“Never Mind the Super PACs: How Big Business Is Buying the Election” investigates previously unreported ways that businesses have taken advantage of the Supreme Court’s Citizens United ruling, which overturned a century of campaign finance law and allowed corporations to spend directly on behalf of candidates. The piece debunks a common misperception that businesses have taken advantage of their new political spending powers primarily through so-called Super PACs. In fact, most Super PAC donations have come from extremely wealthy individuals, not corporations. The investigation shows how corporations have instead used a variety of 501(c) nonprofits, primarily 501(c)(6) “trade associations,” to direct substantial corporate money on federal elections. As one prominent advisor to GOP candidates as well as corporations points out, "many corporations will not risk running ads on their own," for fear of the reputational damage, but the trade groups make these ad buys nearly anonymous. In 2010, 501(c)(6) trade associations and 501(c)(4) issue-advocacy groups outspent Super PACs $141 million to $65 million. The investigation shows that the growth of trade association political spending has had a number of significant ramifications, such as increased leverage during beltway lobbying campaigns. Most troublingly, legal loopholes allow foreign interests to use trade associations to directly influence American elections. One of the most significant revelations in the piece was that the American Petroleum Institute, a trade association for the oil and gas industry, had funneled corporate cash to groups that had run hard-hitting campaign ads while being led in part by a lobbyist for the Saudi Arabian government, Tofiq Al-Gabsani. As an API board member, Al-Gabsani was part of the team that directed these efforts, which helped defeat candidates who supported legislation that would move American energy policy away from its focus on fossil fuels. Federal law prevents Al-Gabsani, as a foreign national, from leading a political action committee, or PAC. But nothing in the law stopped him from leading a trade group that made campaign expenditures just as a PAC would.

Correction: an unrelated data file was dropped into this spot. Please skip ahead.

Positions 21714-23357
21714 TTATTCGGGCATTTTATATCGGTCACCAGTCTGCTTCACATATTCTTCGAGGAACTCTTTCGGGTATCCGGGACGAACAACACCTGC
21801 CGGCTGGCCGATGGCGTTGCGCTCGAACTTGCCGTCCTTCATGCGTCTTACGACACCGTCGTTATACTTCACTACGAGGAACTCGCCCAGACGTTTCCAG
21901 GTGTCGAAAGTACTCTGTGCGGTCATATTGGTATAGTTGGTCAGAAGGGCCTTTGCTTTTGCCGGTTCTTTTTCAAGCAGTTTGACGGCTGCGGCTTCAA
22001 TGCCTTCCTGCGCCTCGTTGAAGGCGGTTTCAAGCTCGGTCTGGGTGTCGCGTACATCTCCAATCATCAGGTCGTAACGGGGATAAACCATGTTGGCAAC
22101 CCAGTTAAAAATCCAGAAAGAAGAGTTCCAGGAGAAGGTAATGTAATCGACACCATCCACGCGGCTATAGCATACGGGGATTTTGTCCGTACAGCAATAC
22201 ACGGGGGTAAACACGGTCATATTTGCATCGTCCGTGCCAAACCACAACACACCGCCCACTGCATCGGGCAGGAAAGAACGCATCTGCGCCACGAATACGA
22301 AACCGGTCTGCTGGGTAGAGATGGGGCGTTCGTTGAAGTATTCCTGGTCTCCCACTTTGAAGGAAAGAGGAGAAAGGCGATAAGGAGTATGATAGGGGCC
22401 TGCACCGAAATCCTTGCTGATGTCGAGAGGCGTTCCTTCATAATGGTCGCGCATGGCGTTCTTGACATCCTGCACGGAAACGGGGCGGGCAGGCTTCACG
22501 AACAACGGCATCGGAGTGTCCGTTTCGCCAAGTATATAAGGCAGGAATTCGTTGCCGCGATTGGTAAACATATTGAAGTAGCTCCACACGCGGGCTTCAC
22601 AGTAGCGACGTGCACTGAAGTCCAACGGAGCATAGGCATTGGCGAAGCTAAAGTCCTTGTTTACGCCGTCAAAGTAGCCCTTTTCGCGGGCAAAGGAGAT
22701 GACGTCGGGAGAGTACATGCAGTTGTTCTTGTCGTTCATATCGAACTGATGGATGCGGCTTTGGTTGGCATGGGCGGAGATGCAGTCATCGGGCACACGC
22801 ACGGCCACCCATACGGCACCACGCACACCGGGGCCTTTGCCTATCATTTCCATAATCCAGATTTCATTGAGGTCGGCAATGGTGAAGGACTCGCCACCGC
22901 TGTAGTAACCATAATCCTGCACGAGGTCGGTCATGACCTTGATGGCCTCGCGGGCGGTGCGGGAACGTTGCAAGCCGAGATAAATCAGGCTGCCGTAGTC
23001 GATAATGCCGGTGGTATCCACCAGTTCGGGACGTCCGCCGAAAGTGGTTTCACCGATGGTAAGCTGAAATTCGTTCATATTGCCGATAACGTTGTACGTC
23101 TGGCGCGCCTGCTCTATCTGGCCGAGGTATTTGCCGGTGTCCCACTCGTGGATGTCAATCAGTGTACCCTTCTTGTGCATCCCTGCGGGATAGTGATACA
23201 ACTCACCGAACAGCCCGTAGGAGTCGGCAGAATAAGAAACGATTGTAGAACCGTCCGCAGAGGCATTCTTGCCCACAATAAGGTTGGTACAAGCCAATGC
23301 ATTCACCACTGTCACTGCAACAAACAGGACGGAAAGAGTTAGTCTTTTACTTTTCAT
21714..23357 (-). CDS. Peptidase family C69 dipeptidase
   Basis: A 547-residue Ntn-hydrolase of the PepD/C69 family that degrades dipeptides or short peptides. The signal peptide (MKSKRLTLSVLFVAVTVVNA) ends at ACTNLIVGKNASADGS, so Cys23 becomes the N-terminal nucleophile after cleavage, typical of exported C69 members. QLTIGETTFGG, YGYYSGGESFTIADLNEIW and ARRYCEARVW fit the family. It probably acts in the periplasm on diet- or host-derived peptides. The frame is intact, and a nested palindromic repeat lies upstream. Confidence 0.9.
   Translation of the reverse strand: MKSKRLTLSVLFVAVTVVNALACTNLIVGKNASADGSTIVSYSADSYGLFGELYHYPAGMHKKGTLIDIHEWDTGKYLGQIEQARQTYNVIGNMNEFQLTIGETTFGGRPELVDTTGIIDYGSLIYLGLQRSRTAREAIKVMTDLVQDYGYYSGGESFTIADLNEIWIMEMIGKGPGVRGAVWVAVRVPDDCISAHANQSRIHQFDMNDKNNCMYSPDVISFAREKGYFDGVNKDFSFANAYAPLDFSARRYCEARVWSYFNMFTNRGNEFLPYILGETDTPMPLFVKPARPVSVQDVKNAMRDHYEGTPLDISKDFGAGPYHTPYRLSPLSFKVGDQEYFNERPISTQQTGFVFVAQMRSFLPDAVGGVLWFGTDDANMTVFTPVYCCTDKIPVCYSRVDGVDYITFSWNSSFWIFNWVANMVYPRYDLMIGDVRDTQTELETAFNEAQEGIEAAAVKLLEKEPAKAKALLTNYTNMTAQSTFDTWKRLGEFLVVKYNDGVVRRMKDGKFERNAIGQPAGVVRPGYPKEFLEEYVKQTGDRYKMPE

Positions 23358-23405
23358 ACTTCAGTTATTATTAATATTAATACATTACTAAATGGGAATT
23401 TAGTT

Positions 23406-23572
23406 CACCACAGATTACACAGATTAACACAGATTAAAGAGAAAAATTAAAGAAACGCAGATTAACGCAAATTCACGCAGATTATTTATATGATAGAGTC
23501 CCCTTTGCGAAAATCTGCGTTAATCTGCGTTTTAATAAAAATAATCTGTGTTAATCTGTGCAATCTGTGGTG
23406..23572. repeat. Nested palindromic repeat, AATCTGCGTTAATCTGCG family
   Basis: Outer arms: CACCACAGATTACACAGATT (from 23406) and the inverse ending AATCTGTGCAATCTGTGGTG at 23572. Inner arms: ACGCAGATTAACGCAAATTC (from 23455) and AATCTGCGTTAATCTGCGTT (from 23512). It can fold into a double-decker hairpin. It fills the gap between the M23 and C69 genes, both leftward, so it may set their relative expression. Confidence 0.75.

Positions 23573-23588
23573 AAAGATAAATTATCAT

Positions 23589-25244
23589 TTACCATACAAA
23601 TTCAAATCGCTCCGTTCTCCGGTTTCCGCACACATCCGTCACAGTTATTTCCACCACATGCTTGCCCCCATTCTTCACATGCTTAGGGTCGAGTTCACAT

This report offers a glimpse at how corporate America needs to pay lots of money to have influence in Washington. What makes this story stand out from others about how Washington works are videotapes of Wal-Mart's internal meetings where company executives pass the hat looking for money from store managers for Wal-Mart's political action committee. The videotapes actually show the viewer that Wal-Mart understands what they are getting for their contributions to legislators.